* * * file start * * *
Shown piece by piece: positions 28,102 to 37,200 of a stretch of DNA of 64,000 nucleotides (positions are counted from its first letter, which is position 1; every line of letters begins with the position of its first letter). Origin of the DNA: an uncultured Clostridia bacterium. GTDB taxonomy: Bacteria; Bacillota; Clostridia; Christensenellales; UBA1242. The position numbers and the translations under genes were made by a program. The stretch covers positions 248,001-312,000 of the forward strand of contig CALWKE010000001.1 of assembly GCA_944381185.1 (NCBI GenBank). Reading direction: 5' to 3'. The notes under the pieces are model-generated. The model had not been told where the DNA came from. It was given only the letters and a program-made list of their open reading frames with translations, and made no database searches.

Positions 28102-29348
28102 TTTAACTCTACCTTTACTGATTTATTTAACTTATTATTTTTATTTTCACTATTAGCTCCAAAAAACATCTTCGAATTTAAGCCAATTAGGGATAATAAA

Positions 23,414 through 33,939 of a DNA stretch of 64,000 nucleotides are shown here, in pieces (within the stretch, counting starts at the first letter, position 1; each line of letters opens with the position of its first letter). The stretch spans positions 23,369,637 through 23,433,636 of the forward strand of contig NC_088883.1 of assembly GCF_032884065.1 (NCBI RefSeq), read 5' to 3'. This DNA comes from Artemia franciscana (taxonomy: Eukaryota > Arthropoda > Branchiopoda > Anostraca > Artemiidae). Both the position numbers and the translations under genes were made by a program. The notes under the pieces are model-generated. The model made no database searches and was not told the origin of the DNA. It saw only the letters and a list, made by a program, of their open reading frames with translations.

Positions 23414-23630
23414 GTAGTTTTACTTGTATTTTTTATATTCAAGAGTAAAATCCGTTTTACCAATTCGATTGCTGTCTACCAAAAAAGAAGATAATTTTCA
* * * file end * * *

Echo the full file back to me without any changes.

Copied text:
Shown piece by piece: positions 28,102 to 37,200 of a stretch of DNA of 64,000 nucleotides (positions are counted from its first letter, which is position 1; every line of letters begins with the position of its first letter). Origin of the DNA: an uncultured Clostridia bacterium. GTDB taxonomy: Bacteria; Bacillota; Clostridia; Christensenellales; UBA1242. The position numbers and the translations under genes were made by a program. The stretch covers positions 248,001-312,000 of the forward strand of contig CALWKE010000001.1 of assembly GCA_944381185.1 (NCBI GenBank). Reading direction: 5' to 3'. The notes under the pieces are model-generated. The model had not been told where the DNA came from. It was given only the letters and a program-made list of their open reading frames with translations, and made no database searches.

Positions 28102-29348
28102 TTTAACTCTACCTTTACTGATTTATTTAACTTATTATTTTTATTTTCACTATTAGCTCCAAAAAACATCTTCGAATTTAAGCCAATTAGGGATAATAAA

Positions 23,414 through 33,939 of a DNA stretch of 64,000 nucleotides are shown here, in pieces (within the stretch, counting starts at the first letter, position 1; each line of letters opens with the position of its first letter). The stretch spans positions 23,369,637 through 23,433,636 of the forward strand of contig NC_088883.1 of assembly GCF_032884065.1 (NCBI RefSeq), read 5' to 3'. This DNA comes from Artemia franciscana (taxonomy: Eukaryota > Arthropoda > Branchiopoda > Anostraca > Artemiidae). Both the position numbers and the translations under genes were made by a program. The notes under the pieces are model-generated. The model made no database searches and was not told the origin of the DNA. It saw only the letters and a list, made by a program, of their open reading frames with translations.

Positions 23414-23630
23414 GTAGTTTTACTTGTATTTTTTATATTCAAGAGTAAAATCCGTTTTACCAATTCGATTGCTGTCTACCAAAAAAGAAGATAATTTTCA